UPDATE 2-Buffett: Economy on mend, health care big problem

* Buffett says economy is getting better

* Buffett calls health care costs “out of control”

* Buffett praises Obama
(Adds details throughout, byline)

By Jonathan Stempel

NEW YORK, Mar 1 Reuters) – Warren Buffett said the U.S.
economy has passed the worst of its troubles, but faces an
uneven recovery as consumers keep a tight rein on spending.

“We got past Pearl Harbor,” Buffett said on Monday on the
CNBC business news channel. “We will win the war, and it’s
going slightly our way.”

Buffett said business remains “slow” in many areas,
including at his Berkshire Hathaway Inc (BRKa.N: )(BRKb.N: ), as
consumers adopt a more cautious mindset about spending.

He also said consumers must fend off “out of control”
health care costs, which he called “a national emergency” and a
“tapeworm” eating at the economy.

Even as the economy improves, Buffett said it may not make
stocks more attractive to buy. Buffett lamented not buying more
aggressively last March, when stocks were hitting decade lows.

“My enthusiasm for stocks is in direct proportion to how
far they go down,” he said. “Stocks are a lot less attractive
now than they were a year ago.”

Buffett spoke two days after Berkshire published its annual
report, including Buffett’s widely read shareholder letter.

Full-year profit at the Omaha, Nebraska-based company rose
61 percent. Berkshire has about 80 operating businesses that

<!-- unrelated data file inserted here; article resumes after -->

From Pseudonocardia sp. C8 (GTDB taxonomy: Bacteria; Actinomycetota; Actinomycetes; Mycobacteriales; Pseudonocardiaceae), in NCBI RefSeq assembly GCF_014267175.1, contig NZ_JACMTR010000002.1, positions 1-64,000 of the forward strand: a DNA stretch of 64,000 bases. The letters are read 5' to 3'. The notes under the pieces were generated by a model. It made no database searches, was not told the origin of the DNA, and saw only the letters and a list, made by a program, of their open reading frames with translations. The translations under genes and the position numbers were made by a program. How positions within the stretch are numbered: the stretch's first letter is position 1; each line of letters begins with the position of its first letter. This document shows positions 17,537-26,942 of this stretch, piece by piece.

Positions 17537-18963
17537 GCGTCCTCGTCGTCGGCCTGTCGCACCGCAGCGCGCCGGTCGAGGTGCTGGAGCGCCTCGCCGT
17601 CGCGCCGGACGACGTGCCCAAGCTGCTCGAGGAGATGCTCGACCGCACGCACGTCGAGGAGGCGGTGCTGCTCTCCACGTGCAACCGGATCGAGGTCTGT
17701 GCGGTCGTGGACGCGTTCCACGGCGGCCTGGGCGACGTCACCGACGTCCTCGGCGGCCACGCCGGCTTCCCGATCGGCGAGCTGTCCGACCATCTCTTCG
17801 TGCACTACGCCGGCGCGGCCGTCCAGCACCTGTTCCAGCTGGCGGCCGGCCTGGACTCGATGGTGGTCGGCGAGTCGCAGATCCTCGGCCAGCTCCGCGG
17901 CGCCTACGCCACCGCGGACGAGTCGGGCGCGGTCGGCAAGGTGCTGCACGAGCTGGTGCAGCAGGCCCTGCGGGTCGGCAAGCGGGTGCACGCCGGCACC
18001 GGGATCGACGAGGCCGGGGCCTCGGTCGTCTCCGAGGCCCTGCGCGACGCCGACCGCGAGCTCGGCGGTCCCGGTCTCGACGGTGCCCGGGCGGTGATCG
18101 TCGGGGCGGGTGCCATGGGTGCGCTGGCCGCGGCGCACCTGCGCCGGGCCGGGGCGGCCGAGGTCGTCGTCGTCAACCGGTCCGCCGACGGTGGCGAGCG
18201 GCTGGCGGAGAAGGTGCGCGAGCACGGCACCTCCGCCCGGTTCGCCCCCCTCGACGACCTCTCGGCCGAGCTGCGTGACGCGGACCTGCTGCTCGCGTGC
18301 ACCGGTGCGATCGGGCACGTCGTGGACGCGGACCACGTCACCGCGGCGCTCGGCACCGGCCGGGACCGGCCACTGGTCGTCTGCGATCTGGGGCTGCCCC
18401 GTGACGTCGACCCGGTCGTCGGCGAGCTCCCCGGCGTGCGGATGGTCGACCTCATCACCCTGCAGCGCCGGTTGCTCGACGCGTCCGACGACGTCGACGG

sell things from car insurance, carpeting and ice cream to
industrial components, paint and underwear.

“There’s a few businesses that have really had a fair
amount of bounce,” while others show no improvement, he said.
“It’s getting better, but at a very, very slow pace.”

Buffett said U.S. President Barack Obama is doing a good
job in restoring the country from difficult conditions. “I give
Obama high marks,” he said.


A $26.5 billion takeover last month of Burlington Northern
Santa Fe Corp, the second-largest U.S. railroad, cost Berkshire
the last of its “triple-A” ratings from major credit agencies.

Buffett raised about half of the $15.9 billion of cash used
for the takeover, Berkshire’s largest, in credit markets.

He said the downgrades had virtually no impact on
Berkshire, perhaps costing just a few hundredths of a
percentage point in extra yield on its debt.

“I think we deserve a quadruple-A” rating, which does not
exist, he joked.

Buffett also said there remain three potential candidates
to succeed him as chief executive, including one ready to take
over immediately if needed.

He praised David Sokol, who chairs Berkshire’s MidAmerican
Energy unit and whom he installed to slash debt and restore
profit at the troubled NetJets plane leasing unit. “What Dave
has done there is miraculous,” Buffett said.

Buffett also praised Ajit Jain, a 25-year Berkshire veteran
who runs much of its insurance business and talks with Buffett
each day. He called Jain “incredibly valuable” to Berkshire,
and said he is responsible for “a huge part” of its success.

Investment Basics

(Reporting by Jonathan Stempel; Editing by Derek Caney and
Robert MacMillan)

UPDATE 2-Buffett: Economy on mend, health care big problem